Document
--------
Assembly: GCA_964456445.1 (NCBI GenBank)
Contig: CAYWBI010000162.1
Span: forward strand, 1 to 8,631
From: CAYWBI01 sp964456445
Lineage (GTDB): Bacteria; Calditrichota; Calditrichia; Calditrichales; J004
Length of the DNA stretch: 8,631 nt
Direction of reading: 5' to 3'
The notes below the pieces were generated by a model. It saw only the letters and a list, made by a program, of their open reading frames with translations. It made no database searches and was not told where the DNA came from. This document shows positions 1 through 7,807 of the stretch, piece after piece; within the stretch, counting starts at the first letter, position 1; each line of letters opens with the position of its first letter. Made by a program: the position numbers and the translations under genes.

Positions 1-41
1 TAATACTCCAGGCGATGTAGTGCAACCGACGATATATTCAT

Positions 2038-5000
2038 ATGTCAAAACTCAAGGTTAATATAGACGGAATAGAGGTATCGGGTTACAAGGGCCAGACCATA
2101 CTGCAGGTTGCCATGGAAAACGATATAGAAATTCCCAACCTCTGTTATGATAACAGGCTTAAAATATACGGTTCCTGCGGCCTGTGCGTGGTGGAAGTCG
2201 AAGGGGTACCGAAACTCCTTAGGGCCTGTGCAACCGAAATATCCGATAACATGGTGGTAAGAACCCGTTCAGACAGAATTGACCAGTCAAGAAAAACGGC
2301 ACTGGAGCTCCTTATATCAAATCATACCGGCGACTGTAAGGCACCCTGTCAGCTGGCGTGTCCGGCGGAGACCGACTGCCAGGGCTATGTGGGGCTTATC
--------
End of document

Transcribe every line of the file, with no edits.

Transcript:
Assembly: GCA_964456445.1 (NCBI GenBank)
Contig: CAYWBI010000162.1
Span: forward strand, 1 to 8,631
From: CAYWBI01 sp964456445
Lineage (GTDB): Bacteria; Calditrichota; Calditrichia; Calditrichales; J004
Length of the DNA stretch: 8,631 nt
Direction of reading: 5' to 3'
The notes below the pieces were generated by a model. It saw only the letters and a list, made by a program, of their open reading frames with translations. It made no database searches and was not told where the DNA came from. This document shows positions 1 through 7,807 of the stretch, piece after piece; within the stretch, counting starts at the first letter, position 1; each line of letters opens with the position of its first letter. Made by a program: the position numbers and the translations under genes.

Positions 1-41
1 TAATACTCCAGGCGATGTAGTGCAACCGACGATATATTCAT

Positions 2038-5000
2038 ATGTCAAAACTCAAGGTTAATATAGACGGAATAGAGGTATCGGGTTACAAGGGCCAGACCATA
2101 CTGCAGGTTGCCATGGAAAACGATATAGAAATTCCCAACCTCTGTTATGATAACAGGCTTAAAATATACGGTTCCTGCGGCCTGTGCGTGGTGGAAGTCG
2201 AAGGGGTACCGAAACTCCTTAGGGCCTGTGCAACCGAAATATCCGATAACATGGTGGTAAGAACCCGTTCAGACAGAATTGACCAGTCAAGAAAAACGGC
2301 ACTGGAGCTCCTTATATCAAATCATACCGGCGACTGTAAGGCACCCTGTCAGCTGGCGTGTCCGGCGGAGACCGACTGCCAGGGCTATGTGGGGCTTATC